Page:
by DiVoran Lites
Chapter Fifty Four
“Where’s Enrico,” asked Molly as Aldon entered the kitchen? “He’s been going to the saloon every night and missing supper. Sure’n a growing boy needs to eat.”
Aldon began to think about Enrico’s whereabouts and how he might be connected with the kidnapping of Ellie and Lia. If he’d been going to the saloon, then he’d been talking. If the squatter brothers also went to the saloon, then all Enrico had to do was tell them when round-up was scheduled and the boys could make their plans to rustle cattle. He could also have given them ideas of where to look for the women. Enrico probably didn’t know anything about the rustling attempt, nor the kidnapping, but Aldon didn’t think he’d be too worried about either one. Aldon could only see one solution. The sooner Enrico left the ranch, the better off everyone would be. The kindly Mr. Solano would be sad, but Aldon thought it might be better even for him. He seemed to have lately gained a new vitality and love of life. It looked as if he would fully recover, after all. Surely no one wanted him set back in his healing by discovering his grandson’s betrayals.
“I’m going to check on the kid.” Aldon excused himself and climbed the stairs. There, Lastus lay spread-eagled and sound asleep with his wrist cuffed to the iron bedstead. He might have a chance at a decent existence if he could get away from his brother and mother for a while. Maybe the law would go send him somewhere and give him a real job. No use to send him to prison where he could learn how to be a real criminal. All he needed was the Lord and a bit of education and he could probably become a productive member of the community. Maybe he’d talk it over with Ellie. Aldon lay down on the floor next to the bed and went to sleep for what seemed like minutes, but the next thing he knew, the rooster crowed.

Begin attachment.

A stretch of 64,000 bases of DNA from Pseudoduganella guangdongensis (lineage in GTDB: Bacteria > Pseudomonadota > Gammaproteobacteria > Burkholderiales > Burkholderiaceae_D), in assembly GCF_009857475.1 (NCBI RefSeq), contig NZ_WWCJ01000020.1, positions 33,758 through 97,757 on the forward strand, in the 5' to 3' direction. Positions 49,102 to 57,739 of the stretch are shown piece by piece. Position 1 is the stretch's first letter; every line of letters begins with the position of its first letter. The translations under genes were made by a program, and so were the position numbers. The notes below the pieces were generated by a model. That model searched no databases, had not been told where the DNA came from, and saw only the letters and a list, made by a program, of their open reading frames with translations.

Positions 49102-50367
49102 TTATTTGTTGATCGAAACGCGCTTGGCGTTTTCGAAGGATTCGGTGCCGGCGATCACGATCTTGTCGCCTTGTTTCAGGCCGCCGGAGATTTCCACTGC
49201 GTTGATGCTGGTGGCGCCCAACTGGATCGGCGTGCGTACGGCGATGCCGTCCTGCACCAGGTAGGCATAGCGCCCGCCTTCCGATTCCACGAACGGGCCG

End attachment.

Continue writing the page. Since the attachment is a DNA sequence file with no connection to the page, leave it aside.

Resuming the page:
Ellie was flipping pancakes when he took Lastus downstairs. “I figured you’d want an early start.” Ellie sounded subdued. “Would I be in the way if I rode along? I’ve got a hankering to get out of here for a while.”
“A hankering? You’re talking like a Westerner.” His eyes filled with the sight of her golden hair and peachy skin.
“Yes, I think of myself as a Westerner. I’ve enjoyed my time here.” Her eyes filled with tears, but she turned her back and brushed them away. Aldon saw that Lastus was watching Ellie closely. He had probably never seen anything like her. The lad kept his mouth shut, though, which was the first smart thing Aldon had seen him do yet.
“Do you still plan to leave here?” He asked Ellie, pushing down the dart of fear that lodged in his throat.
“Granddad wants to move on to California.” She turned toward him as she spoke. “It’s warmer there for Grandmother’s arthritis and you know how he has always talked about going west.” She set the stack of pancakes on the table.
Aldon said. “My brother tells me California can be cold and damp.” He didn’t know why he was arguing with her. She’d made her mind up as far as he could see. It just made him feel so sad to think of her leaving.
“How did your prisoner do during the night?” She changed the subject, a clever ploy to avoid another argument. Aldon played along by motioning toward Lastus. “He’s okay.”
When Aldon put Lastus in the backseat of the old flivver he handcuffed him to the steel post that supported the roof. Over the summer the road had developed so many potholes that everything rattled as they motored along. Ellie looked back then mimed to Aldon that the boy slept.
The minute the car stopped in front of the sheriff’s office, Ellie jumped out, but then she stood waiting for him to unlock Lastus’s cuff. Sudden chaos broke out as the young man bolted away from Aldon and around the automobile to grab Ellie. Rage washed over Aldon like a forest fire, but he gritted his teeth and held his ground knowing the big child could snap her neck in a second.
“Throw that there sidearm in the motor car,” Lastus demanded. Aldon obeyed.